9. jimmy six
    Joined: Mar 21, 2006
    Posts: 4,087

    jimmy six
    ALLIANCE MEMBER

    I've put rags over the crank and carboned balled my GMC 6 in my race car more times than I can count including this winter for my next run at El Mirage. A new ring package this year too. It's very typical for me to do it every other year. This time I had the valves professionally done and just not lapped them myself.

    Yeah, you can do it to a Y in a 54-56 Ford pretty ez once you get the crank in the right position the pan can come off. One thing that's pretty cool is Zero Gap and Total Seal make rings for just about any bore and ring thickness if just call and ask. I've even used 2 thin 2nds (cast iron) where a thick single belonged and stopped oil consumption entirely until a complete overhaul came. Good luck Jim
     
  10. Oldioron
    Joined: Dec 12, 2018
    Posts: 511

    Oldioron
    Member

    I didn't do it in the car but I did a 289 reringed with a ball hone. Motor only had 50k and worked better than expected.
    This was in 2001.
     
    Last edited: May 19, 2019
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  11. We used to use Bonami cleaner to reseat the rings....on our sprint car.....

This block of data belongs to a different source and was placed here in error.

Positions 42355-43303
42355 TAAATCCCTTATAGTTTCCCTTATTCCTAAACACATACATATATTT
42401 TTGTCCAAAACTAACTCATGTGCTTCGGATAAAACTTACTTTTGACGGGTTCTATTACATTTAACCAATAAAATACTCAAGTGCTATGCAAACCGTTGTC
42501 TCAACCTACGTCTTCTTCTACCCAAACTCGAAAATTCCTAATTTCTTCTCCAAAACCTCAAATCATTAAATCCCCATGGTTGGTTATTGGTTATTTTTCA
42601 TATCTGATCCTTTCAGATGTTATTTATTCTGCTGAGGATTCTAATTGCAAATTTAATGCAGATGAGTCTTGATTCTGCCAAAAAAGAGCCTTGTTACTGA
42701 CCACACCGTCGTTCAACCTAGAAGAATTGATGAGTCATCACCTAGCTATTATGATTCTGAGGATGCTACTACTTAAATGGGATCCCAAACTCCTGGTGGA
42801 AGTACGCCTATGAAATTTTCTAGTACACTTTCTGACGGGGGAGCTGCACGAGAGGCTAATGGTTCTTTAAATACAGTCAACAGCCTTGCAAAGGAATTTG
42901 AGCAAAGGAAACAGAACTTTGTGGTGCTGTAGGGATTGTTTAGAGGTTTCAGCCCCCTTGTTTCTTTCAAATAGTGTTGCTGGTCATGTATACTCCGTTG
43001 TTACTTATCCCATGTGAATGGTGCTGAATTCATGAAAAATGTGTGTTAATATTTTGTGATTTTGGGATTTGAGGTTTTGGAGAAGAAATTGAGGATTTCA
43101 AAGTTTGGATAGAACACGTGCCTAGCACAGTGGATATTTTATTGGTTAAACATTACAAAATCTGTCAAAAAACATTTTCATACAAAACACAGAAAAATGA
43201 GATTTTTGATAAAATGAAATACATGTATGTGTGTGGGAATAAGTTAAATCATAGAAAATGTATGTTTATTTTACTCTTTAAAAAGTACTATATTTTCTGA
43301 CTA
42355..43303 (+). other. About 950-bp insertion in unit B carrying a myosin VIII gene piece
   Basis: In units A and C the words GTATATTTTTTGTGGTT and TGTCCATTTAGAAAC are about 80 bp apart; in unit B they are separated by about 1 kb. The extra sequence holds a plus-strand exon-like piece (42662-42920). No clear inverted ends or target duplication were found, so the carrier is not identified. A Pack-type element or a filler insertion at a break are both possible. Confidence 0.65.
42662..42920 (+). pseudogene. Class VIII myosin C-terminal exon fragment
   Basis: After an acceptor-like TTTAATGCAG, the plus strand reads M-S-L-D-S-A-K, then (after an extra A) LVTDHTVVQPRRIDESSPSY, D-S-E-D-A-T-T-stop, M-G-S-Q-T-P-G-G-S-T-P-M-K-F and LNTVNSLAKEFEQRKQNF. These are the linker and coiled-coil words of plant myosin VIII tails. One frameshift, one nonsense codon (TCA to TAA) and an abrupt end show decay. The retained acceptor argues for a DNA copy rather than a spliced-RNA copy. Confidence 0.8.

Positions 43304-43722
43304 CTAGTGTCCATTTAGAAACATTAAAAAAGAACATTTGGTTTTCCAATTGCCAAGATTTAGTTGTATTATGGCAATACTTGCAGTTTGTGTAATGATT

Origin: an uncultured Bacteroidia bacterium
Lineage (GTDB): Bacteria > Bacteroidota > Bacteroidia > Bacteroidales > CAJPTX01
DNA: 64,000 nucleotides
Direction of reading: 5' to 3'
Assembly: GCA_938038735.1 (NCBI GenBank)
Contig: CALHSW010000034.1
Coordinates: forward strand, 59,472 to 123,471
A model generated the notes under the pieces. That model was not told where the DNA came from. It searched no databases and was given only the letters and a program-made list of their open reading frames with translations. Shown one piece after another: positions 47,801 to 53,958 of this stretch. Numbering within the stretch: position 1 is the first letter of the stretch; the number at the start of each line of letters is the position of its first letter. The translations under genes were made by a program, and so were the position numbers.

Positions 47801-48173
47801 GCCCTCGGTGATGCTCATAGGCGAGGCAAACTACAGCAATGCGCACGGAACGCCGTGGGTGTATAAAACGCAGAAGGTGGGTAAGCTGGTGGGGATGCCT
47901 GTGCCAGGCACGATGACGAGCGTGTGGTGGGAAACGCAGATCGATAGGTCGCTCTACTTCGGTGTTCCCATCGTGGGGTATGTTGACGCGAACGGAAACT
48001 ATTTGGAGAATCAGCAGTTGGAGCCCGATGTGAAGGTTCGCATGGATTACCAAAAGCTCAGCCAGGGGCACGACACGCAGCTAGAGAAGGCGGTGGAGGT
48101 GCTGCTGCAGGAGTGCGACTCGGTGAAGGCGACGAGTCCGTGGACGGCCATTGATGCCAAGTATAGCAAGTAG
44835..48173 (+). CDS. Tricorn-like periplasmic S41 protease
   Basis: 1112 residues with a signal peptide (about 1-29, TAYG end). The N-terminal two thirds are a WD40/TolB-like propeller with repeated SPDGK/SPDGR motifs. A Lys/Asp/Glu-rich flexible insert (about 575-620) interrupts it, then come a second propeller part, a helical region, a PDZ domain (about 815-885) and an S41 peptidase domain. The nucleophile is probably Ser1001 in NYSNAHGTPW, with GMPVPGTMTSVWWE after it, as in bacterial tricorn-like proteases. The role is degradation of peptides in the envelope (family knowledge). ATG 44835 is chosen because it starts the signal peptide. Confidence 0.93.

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  12. Boneyard51
    Joined: Dec 10, 2017
    Posts: 1,937

    Boneyard51
    Member

    Been thirty years since the last time I did one. It was a 300 Ford Six in a pickup.




    Bones
     
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  13. Marty Strode
    Joined: Apr 28, 2011
    Posts: 3,899

    Marty Strode
    Member

    I did this one in 1965, in the barn in the background. It had a 54-324 engine, bought the kit from Montgomery Wards. I had a lot more desire back then. 2012-11-27 165602.jpg
     
  14. Gasser 57
    Joined: Feb 13, 2007
    Posts: 774

    Gasser 57
    Member
    from New Jersey

    Many, many, years ago my buddy did what you're planning to do but on a beat up old Plymouth Fury with a 318. Dingle ball honed the cylinders, cleaned the pistons, new rings and rod bearings. Back then as kids we didn't know any better. We never checked the clearances on anything but it ran pretty well as basic transportation until he got rid of it.
     
  15. 61 Sunliner
    Joined: Oct 24, 2012